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Macros -> declarations
- To: common-lisp@SU-AI
- Subject: Macros -> declarations
- From: Tim McNerney <TIM@MIT-MC>
- Date: Sun, 12 May 85 01:58:19 EST
Date: Fri, 10 May 85 01:51 EDT
From: Kent M Pitman <KMP@SCRC-STONY-BROOK.ARPA>
Date: Wed, 8 May 85 11:53 EDT
From: Robert W. Kerns <RWK@SCRC-YUKON.ARPA>
Instead of DECLARE forms being allowed to be macros, why not allow
the forms INSIDE declare forms be macros? Using macros rather than
"declaration macros" lets you then use macrolet, and avoids the need
for any new "DEFDECLARE" special forms to document or implement.
No, this is too confusing. What about things like STRING which are
already functions? Do we propose to have macro syntax available in a
context where function syntax is not? I think that would be very
IFF we have to flush macros -> declarations, I think Kerns' user-extensible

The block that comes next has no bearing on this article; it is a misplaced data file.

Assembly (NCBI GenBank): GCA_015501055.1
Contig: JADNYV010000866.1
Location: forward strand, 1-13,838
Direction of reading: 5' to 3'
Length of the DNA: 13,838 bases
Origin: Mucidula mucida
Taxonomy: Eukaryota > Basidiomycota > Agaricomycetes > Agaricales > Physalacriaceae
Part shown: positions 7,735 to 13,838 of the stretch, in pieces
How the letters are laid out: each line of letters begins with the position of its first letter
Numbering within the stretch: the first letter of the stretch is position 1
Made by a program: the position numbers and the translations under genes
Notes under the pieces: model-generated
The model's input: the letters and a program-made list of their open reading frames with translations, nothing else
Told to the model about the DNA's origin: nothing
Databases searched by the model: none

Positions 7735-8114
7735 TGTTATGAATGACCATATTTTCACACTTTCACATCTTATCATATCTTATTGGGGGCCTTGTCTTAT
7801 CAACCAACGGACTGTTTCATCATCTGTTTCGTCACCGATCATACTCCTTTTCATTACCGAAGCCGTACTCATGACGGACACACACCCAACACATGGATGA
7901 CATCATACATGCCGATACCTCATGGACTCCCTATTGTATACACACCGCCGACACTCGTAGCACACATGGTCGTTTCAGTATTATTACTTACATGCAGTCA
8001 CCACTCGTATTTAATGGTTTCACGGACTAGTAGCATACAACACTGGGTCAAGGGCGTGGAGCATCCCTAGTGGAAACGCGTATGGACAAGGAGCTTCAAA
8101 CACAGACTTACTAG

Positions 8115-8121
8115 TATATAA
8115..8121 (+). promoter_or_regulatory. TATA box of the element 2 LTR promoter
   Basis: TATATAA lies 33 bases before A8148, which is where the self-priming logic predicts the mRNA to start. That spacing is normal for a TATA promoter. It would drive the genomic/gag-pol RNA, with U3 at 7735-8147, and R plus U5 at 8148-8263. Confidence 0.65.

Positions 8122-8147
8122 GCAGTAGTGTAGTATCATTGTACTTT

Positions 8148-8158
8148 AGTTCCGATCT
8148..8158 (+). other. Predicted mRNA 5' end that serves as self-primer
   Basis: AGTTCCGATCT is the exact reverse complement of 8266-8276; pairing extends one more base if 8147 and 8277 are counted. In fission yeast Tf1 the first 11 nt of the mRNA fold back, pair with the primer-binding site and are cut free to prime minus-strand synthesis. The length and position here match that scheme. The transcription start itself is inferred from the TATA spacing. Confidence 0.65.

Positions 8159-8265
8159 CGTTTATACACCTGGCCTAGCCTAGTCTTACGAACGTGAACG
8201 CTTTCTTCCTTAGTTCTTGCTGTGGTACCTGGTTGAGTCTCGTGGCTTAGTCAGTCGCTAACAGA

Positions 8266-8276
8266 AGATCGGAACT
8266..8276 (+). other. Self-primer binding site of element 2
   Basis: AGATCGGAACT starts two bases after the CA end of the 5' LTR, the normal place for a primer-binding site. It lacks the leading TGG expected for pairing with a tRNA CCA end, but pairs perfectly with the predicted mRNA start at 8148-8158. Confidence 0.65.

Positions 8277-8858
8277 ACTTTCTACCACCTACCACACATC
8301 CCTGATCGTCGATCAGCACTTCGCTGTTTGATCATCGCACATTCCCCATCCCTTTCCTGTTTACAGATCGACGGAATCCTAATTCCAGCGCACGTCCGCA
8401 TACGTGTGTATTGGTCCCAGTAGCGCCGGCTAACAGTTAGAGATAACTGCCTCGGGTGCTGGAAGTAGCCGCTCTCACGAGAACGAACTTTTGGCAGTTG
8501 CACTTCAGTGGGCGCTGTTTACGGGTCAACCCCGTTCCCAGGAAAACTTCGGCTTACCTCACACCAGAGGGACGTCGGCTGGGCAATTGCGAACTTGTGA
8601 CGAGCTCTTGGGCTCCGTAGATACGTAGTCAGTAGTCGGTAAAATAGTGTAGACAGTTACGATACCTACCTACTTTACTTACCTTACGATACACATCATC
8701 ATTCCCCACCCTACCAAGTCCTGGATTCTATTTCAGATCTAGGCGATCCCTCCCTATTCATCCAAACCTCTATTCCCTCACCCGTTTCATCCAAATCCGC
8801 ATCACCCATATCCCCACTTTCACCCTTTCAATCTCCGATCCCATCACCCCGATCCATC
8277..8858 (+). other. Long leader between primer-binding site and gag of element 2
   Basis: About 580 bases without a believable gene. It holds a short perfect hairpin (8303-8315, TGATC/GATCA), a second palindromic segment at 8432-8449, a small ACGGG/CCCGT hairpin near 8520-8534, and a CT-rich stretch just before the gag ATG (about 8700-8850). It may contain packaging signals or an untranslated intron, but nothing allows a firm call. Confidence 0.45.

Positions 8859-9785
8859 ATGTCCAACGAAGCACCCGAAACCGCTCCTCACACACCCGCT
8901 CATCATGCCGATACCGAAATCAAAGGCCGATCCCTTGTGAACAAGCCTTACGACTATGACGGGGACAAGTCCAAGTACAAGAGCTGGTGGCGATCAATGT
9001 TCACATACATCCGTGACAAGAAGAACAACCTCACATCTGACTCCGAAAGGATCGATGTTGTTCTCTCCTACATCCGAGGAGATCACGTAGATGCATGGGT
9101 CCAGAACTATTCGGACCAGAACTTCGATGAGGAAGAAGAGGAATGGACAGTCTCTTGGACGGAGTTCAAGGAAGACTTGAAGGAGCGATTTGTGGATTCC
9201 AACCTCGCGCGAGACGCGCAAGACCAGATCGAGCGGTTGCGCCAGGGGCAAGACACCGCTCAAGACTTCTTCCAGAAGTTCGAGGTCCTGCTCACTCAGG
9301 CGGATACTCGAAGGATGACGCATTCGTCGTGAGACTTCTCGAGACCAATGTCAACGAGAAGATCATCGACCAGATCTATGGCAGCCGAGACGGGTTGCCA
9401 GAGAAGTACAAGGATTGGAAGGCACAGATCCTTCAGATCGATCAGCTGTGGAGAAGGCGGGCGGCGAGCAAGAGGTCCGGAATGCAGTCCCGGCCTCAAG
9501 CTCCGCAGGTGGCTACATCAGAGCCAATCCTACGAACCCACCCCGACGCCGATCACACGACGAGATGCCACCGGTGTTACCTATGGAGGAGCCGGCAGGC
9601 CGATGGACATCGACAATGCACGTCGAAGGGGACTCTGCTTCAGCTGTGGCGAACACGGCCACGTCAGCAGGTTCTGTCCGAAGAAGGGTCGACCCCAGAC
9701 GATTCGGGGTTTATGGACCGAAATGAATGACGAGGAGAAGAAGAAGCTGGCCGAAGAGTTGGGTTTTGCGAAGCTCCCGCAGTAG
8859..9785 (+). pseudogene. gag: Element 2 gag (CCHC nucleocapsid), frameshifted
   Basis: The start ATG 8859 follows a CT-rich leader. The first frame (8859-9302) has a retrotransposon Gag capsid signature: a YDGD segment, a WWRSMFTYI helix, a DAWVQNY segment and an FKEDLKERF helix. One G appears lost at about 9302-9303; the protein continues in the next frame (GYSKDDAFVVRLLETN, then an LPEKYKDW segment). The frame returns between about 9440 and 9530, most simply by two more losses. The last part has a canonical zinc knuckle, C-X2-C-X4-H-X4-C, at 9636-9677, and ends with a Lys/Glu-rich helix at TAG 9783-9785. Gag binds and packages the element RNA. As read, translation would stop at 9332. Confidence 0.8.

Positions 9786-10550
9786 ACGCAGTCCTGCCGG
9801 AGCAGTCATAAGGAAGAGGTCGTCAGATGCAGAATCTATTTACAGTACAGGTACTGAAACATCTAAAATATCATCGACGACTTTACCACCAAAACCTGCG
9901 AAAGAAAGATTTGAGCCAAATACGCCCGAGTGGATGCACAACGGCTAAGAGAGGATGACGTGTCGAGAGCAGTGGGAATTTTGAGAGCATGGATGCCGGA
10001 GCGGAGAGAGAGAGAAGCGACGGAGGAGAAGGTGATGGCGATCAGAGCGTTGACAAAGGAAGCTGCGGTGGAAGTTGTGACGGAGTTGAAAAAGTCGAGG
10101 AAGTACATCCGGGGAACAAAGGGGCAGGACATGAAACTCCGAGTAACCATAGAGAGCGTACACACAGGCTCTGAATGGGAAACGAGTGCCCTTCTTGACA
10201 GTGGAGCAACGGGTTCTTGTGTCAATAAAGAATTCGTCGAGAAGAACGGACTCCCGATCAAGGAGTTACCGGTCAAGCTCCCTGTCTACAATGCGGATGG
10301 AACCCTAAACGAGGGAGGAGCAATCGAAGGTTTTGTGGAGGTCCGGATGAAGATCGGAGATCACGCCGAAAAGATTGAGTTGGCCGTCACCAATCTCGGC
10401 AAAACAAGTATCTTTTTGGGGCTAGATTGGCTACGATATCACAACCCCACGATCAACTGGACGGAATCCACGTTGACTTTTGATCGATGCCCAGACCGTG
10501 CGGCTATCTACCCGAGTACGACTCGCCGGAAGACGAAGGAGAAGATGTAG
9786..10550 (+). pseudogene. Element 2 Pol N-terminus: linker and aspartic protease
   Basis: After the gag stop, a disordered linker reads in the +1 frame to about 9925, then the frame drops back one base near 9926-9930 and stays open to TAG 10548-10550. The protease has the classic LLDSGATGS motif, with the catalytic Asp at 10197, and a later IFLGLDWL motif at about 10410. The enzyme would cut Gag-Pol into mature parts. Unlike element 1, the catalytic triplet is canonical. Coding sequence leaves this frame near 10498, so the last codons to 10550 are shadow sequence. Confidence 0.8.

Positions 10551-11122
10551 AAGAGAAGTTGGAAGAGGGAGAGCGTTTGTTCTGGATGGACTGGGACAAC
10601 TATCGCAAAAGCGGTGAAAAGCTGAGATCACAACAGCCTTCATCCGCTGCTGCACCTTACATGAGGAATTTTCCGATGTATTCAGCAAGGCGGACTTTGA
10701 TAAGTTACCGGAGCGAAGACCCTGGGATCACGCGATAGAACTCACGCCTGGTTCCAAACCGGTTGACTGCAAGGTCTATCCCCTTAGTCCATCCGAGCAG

DECLARE is the most palatable suggestion so far. Unfortunately, there are a
number of problems with allowing macros inside of DECLARE, and indeed with
nearly any user-extensible DECLARE.
Perhaps the biggest problem is that the namespace available for use as
declaration names has already been "given away." The sort naming conflict
that KMP bought up could be solved by having a declarations package which
does not use the LISP package, but CL implementations are free to use any
names not explicitly mentioned in CLTL for implementation-dependent
declarations. Thus, allowing macros inside of DECLARE could potentially
reduce the portability of code that used this proposed feature.
(declare-private-specials) -> (declare (special *foo* *bar*))
would pose no problems with portability,
(declare (private-specials)) -> (declare (special *foo* *bar*))
might conflict with an existing PRIVATE-SPECIALS declaration specific to a
given target implementation (unless the user is allowed to override
implementation-dependent declaration names with his own, yuk!).
I vote for keeping macros -> declarations and augmenting the language
with a set a standard tools for keeping hairy macro writers out of trouble.